It is hard to think of any document last year that stimulated more opposition from the IFA community than CP121.
A year has passed and a great deal of good work has been carried out, especially by Paul Smee and his colleagues at Aifa, and finally the FSA has come up with proposals on how it will put a depolarised regime in place.
Although clearly the battle is not yet won, there will be many more consultation documents before the year is out that will have an important bearing on how it all works in practice. Overall, I would expect most IFAs to be relieved at the contents of CP166.
Its full effect will inevitably be debated at length but I would like to focus on issues around technology that I believe will have a significant effect on the market over the next few years.
First, CP166 proposed that it should not be possible to conceal the ultimate provider of a product. It is easy to see why, in the interests of transparency, that such a requirement might be imposed. However, I believe there are equally compelling arguments why such a blanket restriction may in fact not be in consumers' interests and could have the effect of limiting the extent to which it is possible to pass on economies to consumers and may even stifle innovation.
This is really an issue about the scale to create economies. In recent years, there have been many examples of situations where providers of one type of financial service have outsourced their entire operation of another type of service to a third party while at the same time continuing to be seen by their customer to offer the service under their own brand. The credit card market is a perfect example.
It is a brave bank that decides that, while they may be experts in the mortgage arena, achieving the necessary market share to be a dominant player in the credit card market may be beyond them.
Some have taken this step and their customers are paying lower interest rates than they would be as a result.
The same economies of scale can apply to many life and pension products. Stakeholder pensions and the whole range of proposed stakeholder products are prime examples.
Financial institutions tend to have big egos. There may be some which will be prepared to outsource provision of a low-cost product to other providers totally but there will be others which will not want to have to admit on documentation sent to clients that another provider is delivering the product.
Life companies guard few things more jealously than their brands. It would be sad if such a regulatory decision inhibited providers' willingness to offer other products that may be more attractive to consumers. If this was the net effect of the restriction, is it reasonable to ask how this was in consumers' interests?
The other issue I want to look at is the proposed removal of any restrictions on the supply of technology and IT services via the indirect benefit rule which, contrary to expectations, is carrying on to the new regime.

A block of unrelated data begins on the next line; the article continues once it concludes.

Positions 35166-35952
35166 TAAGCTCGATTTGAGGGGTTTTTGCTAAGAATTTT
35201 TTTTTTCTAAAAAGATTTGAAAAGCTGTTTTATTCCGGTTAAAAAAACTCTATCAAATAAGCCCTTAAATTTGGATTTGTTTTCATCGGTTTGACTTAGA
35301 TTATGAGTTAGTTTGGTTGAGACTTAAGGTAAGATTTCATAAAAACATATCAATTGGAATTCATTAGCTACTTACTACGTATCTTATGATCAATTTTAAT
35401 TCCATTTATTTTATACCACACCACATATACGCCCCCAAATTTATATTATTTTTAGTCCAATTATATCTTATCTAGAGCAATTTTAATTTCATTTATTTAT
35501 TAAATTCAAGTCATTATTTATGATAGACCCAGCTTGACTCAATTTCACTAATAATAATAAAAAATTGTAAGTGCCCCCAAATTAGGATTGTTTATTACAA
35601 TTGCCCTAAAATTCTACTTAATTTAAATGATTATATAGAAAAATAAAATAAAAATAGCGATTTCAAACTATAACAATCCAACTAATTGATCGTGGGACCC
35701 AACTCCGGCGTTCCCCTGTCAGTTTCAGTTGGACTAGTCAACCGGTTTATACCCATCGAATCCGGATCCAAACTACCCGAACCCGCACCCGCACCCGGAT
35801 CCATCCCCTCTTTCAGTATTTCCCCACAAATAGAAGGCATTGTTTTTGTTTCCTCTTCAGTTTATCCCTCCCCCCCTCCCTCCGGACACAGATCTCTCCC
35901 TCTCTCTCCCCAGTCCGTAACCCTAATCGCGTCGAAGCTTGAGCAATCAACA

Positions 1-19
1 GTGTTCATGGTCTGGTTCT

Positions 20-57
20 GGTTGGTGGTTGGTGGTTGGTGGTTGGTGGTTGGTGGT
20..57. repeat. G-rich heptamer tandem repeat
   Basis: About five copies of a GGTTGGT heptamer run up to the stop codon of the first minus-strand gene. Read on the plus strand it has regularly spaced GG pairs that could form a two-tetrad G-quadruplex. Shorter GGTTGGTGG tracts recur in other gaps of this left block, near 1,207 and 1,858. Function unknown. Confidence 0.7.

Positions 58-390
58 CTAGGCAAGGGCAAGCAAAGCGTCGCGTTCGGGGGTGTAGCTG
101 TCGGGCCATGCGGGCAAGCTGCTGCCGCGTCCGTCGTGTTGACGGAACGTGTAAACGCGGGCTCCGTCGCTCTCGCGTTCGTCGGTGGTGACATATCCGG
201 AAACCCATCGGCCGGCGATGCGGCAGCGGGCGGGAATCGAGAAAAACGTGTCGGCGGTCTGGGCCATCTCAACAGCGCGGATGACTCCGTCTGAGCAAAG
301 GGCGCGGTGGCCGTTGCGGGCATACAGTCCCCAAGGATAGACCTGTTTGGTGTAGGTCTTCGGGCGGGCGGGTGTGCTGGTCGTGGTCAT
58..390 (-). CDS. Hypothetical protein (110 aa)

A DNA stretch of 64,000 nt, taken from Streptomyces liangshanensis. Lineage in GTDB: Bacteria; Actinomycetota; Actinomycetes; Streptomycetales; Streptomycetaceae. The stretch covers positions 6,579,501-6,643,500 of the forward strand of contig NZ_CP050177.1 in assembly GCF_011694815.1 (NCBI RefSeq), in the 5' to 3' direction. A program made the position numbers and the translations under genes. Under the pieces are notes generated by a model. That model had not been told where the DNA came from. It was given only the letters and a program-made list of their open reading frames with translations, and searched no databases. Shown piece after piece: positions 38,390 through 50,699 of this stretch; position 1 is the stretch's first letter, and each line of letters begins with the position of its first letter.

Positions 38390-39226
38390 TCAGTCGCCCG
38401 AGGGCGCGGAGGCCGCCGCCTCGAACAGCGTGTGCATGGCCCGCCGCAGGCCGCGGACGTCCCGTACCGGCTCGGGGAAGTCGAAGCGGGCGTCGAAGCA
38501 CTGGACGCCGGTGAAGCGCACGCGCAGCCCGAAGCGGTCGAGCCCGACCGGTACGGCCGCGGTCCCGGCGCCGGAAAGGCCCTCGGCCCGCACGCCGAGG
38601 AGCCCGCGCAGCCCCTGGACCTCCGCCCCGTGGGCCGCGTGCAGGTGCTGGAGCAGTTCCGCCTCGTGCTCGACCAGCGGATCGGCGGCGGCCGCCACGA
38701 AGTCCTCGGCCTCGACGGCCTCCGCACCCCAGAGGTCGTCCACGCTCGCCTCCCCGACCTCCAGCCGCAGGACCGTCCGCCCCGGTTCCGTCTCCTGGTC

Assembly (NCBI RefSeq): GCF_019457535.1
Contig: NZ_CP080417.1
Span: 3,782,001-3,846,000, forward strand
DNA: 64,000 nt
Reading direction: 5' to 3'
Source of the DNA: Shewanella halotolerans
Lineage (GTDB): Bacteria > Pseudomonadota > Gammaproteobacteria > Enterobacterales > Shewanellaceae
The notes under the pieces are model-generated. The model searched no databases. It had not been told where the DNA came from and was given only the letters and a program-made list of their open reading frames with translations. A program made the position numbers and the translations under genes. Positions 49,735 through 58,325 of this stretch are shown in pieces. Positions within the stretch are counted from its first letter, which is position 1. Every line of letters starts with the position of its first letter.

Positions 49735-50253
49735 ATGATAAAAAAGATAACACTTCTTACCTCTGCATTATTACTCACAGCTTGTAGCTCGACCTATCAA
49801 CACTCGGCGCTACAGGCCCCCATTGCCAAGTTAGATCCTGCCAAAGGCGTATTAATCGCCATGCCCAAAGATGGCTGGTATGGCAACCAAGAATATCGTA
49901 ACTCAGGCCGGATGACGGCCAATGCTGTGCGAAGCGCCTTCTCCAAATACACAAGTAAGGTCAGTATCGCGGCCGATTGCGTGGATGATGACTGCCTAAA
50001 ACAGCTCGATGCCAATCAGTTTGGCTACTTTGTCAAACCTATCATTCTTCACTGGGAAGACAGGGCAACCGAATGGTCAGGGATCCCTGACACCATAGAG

I whole-heartedly support the removal of the current restriction. The FSA implies, although it does not say, that it would be in the interests of product providers to provide IFAs and multi-tied advisers with all the technology they need without breaching the indirect benefit rule.
The reason for my concern is not that I do not believe this would be a good thing. Product providers subsidising the cost of technology to advisers has massive potential. However, I believe that as an industry we must be careful how we take advantage of such freedom. It is an opportunity but if the planning is not correct then it could be a dismal failure.
First, I would not support all this technology being delivered to IFAs free. It is human nature to accept freebies but do you use them? Technology should only be subsidised for advisers who are prepared to make a specific commitment to use it. Equally, the advisers need to know before making a commitment to use services that they will improve their working practices and the level of service to their clients.
Before making such an investment, product providers must be certain that, if they provide such subsidies, it will result in economies in the processing of business. Ron Sandler made it clear that one of the main challenges for our industry was to achieve end-to-end electronic trading to take advantage of the economies it can deliver.
To me, end to end means that adviser and provider seamlessly exchange information electronically. All the economies cannot be at the provider end if we are to make electronic trading the norm.
If providers deliver technology which does not meet the need of advisers, there will be further reluctance by advisers about adopting technology.
Before such an exercise can start, we need to achieve a far greater understanding of what will help advisers and providers reap technology benefits. Both parties must invest time and money in developing understanding. In assessing these benefits, it is also important to be sure to deliver a better service to consumers.
Compared with many other industries in the past 15 years, technology has delivered surprisingly little in financial services. What we need to do to change this will be one of the main subjects debated in the technology session at the Money Marketing top 100 IFAs event this week.
I look forward to a forthright debate on the subject and will bring the result back to this column in the near future to share it with those who are not attending.